Wednesday, December 7, 2022

A Sad Day in Aviation History

Yesterday, the very last 747 rolled off Boeing's assembly line. 

It is almost impossible to describe the sense of wonder we had in 1968 when the 747 took flight. This giant bird was a wonder

The story of that last plane is here

For me, the most important 747 was 747 Braniff Place, which we took on our honeymoon to Hawaii.
Braniff Foundation
In that era, airlines named their long-distance planes in the same way cruise lines named their ships. I loved the 747 so much that, when I saw, on a given route, that I had an opportunity to fly it -- even if it was at an odd time or on a less desirable airline -- I would choose the 747.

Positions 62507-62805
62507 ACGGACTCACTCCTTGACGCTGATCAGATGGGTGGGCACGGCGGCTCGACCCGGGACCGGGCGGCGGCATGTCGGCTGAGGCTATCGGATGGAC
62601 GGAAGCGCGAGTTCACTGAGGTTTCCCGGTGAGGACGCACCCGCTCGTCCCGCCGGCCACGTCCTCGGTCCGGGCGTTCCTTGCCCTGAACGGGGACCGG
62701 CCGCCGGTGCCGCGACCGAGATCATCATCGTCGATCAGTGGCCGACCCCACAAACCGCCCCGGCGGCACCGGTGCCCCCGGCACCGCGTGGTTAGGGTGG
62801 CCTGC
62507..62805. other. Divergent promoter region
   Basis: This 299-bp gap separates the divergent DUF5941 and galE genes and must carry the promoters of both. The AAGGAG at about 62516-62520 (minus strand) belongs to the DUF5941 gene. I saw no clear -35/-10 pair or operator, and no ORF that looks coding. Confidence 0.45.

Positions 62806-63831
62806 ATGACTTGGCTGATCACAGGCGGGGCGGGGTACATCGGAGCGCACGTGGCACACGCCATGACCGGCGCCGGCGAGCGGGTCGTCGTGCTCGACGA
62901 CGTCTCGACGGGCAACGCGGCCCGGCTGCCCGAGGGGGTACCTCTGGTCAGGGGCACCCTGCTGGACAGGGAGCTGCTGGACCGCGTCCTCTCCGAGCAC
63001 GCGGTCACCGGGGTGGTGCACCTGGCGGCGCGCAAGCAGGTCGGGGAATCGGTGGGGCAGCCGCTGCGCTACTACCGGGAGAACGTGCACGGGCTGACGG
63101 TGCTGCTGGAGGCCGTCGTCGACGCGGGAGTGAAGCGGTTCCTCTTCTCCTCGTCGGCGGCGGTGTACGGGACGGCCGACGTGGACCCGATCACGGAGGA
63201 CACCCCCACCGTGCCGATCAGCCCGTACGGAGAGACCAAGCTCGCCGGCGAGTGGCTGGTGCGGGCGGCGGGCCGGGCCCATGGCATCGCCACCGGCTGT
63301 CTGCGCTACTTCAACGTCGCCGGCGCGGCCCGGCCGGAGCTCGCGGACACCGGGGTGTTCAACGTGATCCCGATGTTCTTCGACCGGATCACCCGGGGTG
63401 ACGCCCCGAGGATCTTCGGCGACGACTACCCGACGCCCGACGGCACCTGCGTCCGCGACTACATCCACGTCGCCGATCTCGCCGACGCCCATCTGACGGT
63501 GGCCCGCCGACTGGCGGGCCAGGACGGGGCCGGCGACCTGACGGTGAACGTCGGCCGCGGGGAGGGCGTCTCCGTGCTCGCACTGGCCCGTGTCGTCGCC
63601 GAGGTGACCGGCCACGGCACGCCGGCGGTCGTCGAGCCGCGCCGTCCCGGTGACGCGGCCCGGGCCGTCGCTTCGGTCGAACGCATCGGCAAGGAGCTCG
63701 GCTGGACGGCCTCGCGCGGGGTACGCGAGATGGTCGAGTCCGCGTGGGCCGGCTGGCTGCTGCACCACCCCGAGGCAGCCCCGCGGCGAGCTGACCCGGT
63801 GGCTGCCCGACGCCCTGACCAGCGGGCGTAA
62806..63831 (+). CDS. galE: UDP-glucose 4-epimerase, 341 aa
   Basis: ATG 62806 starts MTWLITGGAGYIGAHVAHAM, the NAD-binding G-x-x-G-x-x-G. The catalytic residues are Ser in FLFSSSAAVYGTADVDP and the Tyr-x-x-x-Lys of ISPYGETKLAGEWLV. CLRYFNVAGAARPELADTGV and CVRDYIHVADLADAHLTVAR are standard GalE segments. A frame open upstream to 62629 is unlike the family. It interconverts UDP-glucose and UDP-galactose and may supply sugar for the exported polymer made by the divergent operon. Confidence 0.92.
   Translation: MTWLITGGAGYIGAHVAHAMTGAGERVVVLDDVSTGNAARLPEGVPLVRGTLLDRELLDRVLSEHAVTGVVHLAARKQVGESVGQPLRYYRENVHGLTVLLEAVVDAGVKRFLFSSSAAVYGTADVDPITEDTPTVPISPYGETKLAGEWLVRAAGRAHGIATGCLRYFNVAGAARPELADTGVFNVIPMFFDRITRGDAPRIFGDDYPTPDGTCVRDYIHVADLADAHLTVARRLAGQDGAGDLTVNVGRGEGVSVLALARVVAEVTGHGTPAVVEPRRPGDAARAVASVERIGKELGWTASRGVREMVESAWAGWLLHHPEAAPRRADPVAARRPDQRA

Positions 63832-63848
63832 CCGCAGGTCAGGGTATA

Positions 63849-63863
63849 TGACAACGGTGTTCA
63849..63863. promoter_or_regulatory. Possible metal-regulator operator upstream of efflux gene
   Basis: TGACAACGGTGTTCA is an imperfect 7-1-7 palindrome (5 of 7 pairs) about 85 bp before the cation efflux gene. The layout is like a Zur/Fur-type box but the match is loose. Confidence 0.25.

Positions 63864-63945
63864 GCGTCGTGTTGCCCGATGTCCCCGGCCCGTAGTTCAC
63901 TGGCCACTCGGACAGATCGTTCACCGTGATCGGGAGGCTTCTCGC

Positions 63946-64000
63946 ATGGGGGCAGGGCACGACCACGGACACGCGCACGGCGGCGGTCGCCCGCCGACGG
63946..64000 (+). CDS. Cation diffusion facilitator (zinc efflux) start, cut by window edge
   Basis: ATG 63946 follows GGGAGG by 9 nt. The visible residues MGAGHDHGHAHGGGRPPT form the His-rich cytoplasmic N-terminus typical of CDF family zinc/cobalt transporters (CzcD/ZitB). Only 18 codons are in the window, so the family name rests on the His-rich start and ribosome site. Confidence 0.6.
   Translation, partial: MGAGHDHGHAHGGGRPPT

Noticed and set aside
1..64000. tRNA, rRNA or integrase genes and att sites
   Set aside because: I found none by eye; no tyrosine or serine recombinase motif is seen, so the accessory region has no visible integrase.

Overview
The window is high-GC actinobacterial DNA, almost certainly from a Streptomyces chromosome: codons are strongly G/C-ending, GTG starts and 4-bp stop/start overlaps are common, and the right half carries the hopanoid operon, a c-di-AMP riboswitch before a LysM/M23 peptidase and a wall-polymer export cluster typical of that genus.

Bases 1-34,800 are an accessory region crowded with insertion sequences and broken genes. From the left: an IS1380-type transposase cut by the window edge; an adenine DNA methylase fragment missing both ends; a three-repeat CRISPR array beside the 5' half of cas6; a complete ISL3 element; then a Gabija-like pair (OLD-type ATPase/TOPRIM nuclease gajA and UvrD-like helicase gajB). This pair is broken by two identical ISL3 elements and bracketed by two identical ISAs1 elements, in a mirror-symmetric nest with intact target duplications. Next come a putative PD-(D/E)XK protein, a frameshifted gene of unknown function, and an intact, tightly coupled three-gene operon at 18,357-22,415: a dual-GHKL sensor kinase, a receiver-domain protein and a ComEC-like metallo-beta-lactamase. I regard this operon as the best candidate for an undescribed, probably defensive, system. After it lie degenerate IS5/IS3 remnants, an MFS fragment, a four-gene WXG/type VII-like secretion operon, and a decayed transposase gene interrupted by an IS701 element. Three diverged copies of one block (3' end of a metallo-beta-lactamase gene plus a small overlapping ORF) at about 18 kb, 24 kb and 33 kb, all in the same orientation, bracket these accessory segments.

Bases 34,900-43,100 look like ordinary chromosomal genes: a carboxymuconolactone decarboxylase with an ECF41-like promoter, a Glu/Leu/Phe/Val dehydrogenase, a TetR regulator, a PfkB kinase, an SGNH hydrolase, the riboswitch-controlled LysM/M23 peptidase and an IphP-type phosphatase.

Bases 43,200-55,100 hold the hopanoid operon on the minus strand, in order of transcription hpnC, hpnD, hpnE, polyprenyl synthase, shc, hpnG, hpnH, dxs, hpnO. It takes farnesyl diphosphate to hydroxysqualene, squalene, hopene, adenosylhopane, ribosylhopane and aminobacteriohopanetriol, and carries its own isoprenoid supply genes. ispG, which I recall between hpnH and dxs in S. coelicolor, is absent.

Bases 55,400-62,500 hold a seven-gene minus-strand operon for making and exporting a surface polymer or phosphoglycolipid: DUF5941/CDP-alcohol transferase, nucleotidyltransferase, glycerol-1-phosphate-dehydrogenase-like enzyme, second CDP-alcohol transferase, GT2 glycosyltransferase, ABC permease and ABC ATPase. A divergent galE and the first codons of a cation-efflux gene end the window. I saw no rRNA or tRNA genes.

It was a thrill when Boeing had two 747's turned into Air Force One in Wichita. We'd go outside to watch them fly over our home. 

None of the U.S. airlines still fly them. It marks the end of the four engine aircraft, even though the four engines would allow the plane to fly faster, which I thought the airlines would find desirable far into the future. 

So, if you have a chance to fly a 747, take it before they all go away. 

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